b. If it’s a bug fix that is related to license activation: “[license-activation] [bug-fix] Explanation goes here.”
c. If it’s a new feature related to license activation: “[license-activation] [new] Explanation goes here.”
d. For enhancement: “[license-activation] [enhancement] Explanation goes here.”
e. For optimization: “[license-activation] [optimization] Explanation goes here.”
f. If it’s a minor/major bug fix: “[license-activation] [bug-fix] [major] Explanation goes here.”
g. If the commit is only including documentation: “[license-activation] [php-doc] Explanation goes here.”
Basically, by looking at the tags the reader should be able to get the context of the logic, the purpose of the commit, and its scope or severity.
There are many different tags used in commit messages but you can get a good idea of the ones we use most frequently by browsing through the recent commits history.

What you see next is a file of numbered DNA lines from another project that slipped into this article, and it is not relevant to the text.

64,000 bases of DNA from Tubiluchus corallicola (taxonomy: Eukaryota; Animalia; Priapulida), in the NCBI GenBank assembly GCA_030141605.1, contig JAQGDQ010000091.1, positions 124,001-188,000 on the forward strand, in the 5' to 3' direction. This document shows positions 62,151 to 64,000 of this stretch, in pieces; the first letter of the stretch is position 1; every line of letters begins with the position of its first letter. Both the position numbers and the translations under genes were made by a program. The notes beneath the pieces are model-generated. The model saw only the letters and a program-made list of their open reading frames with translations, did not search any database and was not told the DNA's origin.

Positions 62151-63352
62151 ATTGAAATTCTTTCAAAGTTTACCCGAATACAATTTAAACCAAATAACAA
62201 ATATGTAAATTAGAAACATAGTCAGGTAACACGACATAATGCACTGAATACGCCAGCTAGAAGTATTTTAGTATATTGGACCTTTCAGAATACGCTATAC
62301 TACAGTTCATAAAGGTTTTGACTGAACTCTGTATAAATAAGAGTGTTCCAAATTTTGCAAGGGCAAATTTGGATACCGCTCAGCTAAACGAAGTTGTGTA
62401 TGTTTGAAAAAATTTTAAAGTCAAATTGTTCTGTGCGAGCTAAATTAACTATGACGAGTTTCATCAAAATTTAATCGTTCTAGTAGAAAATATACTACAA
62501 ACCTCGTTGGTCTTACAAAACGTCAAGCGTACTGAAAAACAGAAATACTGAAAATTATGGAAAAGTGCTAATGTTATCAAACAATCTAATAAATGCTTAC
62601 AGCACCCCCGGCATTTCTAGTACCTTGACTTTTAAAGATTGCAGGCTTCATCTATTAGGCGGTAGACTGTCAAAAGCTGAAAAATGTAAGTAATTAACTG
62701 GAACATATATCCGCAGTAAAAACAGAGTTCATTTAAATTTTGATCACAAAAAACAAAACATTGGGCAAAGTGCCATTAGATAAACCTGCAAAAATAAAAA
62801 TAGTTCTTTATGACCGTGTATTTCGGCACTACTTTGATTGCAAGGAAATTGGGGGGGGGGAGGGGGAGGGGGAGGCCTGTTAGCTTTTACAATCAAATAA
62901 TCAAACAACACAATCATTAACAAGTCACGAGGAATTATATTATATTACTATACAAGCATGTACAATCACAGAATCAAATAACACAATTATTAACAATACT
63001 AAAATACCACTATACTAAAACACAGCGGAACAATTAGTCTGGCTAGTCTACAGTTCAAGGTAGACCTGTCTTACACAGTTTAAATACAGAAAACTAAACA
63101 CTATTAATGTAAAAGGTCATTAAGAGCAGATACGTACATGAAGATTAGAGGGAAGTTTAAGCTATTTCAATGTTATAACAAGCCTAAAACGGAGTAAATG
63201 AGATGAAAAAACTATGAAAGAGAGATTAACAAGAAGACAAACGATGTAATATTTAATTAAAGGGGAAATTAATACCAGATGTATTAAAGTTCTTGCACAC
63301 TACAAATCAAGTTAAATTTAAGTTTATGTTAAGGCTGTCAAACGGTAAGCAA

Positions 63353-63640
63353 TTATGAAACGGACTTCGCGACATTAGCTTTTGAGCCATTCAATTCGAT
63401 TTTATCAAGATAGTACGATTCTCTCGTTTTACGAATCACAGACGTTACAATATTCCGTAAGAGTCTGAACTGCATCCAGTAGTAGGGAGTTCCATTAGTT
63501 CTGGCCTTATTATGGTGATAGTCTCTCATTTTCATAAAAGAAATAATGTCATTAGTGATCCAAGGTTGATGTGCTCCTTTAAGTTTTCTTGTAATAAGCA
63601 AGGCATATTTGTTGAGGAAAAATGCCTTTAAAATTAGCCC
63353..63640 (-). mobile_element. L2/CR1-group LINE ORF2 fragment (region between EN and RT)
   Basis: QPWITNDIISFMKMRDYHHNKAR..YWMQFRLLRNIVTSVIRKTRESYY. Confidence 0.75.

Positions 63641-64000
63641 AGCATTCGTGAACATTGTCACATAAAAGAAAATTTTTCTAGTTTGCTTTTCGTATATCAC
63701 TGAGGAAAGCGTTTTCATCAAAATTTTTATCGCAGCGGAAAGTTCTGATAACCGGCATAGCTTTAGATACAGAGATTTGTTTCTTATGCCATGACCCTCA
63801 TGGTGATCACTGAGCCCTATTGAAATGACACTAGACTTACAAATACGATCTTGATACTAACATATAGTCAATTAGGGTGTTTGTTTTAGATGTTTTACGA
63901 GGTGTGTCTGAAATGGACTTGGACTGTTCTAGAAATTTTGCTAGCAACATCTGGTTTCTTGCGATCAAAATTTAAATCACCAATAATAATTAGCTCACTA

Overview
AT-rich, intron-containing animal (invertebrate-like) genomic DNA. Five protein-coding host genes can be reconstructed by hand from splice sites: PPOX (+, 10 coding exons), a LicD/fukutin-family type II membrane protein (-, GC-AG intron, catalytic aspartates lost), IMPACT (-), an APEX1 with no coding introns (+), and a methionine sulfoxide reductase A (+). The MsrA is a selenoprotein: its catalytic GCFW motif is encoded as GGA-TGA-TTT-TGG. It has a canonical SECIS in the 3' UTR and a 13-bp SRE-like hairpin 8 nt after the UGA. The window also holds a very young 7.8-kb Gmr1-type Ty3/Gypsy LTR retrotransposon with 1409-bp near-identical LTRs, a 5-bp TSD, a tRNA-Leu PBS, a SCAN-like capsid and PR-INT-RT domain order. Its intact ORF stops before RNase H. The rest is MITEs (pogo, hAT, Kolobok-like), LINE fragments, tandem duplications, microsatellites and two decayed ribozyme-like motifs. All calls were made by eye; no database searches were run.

Here are a few more tag examples used in commit messages:
Always update the associated GitHub issue you’re working on to explain recent changes. This will help to keep everyone working on the pull request up-to-date with progress.
Add proper comment blocks for new classes/functions with your name. Always comment new code, and add missing comments to existing code whenever you come across it. If you’re not sure what it does then add a placeholder comment such as “@todo Add comment here”.
Discovered a Bug/Issue?
While working on a particular feature you may from time-to-time come across an unrelated bug or issue in the code. If so then create a new issue in GitHub so it can be worked on via a separate feature branch.